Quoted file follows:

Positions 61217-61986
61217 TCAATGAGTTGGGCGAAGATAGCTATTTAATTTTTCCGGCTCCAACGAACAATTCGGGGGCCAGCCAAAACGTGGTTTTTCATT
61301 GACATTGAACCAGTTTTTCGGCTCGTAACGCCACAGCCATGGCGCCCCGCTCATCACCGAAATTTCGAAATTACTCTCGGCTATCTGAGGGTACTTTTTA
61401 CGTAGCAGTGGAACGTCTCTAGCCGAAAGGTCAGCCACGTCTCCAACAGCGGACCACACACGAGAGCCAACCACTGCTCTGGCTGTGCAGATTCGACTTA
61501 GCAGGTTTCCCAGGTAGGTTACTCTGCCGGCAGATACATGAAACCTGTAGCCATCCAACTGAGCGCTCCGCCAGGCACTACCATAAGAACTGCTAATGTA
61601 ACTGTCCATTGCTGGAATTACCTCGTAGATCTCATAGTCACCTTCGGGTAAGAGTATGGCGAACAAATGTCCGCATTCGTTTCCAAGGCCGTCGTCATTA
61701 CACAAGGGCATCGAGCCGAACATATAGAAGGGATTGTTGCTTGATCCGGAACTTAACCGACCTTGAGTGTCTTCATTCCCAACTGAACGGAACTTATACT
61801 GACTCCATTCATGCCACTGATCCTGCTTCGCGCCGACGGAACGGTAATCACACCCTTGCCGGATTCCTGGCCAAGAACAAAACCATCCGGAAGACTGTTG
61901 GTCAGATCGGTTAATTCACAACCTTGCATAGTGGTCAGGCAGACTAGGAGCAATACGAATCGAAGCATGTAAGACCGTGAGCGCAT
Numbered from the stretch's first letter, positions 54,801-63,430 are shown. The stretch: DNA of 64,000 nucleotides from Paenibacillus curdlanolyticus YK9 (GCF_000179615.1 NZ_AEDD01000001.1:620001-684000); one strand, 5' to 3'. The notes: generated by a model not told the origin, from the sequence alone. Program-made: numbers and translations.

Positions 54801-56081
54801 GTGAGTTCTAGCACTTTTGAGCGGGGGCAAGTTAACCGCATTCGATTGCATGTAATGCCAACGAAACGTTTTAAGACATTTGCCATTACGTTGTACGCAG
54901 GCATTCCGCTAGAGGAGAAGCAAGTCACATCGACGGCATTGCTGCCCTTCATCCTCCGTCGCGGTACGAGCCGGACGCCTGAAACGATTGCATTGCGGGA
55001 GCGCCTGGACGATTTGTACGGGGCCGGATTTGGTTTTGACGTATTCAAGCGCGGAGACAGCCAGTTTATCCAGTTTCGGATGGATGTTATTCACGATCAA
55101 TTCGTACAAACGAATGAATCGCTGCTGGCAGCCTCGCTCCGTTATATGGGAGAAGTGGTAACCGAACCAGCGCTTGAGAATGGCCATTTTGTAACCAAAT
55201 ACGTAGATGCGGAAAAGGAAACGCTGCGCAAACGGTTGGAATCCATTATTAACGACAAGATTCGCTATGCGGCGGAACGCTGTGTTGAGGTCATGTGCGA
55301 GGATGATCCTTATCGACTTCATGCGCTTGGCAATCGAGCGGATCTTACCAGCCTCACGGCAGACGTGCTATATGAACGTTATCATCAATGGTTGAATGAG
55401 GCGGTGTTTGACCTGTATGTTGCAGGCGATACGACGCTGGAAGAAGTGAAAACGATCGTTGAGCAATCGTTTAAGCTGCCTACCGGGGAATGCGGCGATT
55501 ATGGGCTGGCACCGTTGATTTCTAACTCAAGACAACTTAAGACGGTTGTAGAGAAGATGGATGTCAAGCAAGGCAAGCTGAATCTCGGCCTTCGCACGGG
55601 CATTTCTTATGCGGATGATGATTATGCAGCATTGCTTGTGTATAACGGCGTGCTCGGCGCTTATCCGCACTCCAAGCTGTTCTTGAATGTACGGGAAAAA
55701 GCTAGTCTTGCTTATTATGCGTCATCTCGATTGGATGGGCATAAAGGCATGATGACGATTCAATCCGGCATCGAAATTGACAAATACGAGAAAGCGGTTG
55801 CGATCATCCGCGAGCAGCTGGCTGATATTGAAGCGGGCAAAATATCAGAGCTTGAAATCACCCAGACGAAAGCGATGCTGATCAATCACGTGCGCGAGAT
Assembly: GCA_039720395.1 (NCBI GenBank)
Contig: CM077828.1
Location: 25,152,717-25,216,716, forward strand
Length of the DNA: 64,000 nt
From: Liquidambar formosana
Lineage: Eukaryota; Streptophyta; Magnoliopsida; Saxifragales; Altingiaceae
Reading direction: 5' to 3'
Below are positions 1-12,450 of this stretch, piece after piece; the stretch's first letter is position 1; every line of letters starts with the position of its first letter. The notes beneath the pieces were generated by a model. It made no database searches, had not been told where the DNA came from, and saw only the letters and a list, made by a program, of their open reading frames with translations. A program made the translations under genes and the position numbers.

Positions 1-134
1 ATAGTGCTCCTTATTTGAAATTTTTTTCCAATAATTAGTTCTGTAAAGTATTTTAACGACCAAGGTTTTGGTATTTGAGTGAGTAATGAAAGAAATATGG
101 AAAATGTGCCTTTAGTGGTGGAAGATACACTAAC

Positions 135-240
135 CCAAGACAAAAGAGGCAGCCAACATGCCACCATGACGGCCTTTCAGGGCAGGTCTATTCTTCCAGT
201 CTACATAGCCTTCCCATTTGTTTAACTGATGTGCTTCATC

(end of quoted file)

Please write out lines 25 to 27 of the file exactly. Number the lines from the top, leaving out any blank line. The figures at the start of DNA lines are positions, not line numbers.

Location: 25,152,717-25,216,716, forward strand
Length of the DNA: 64,000 nt
From: Liquidambar formosana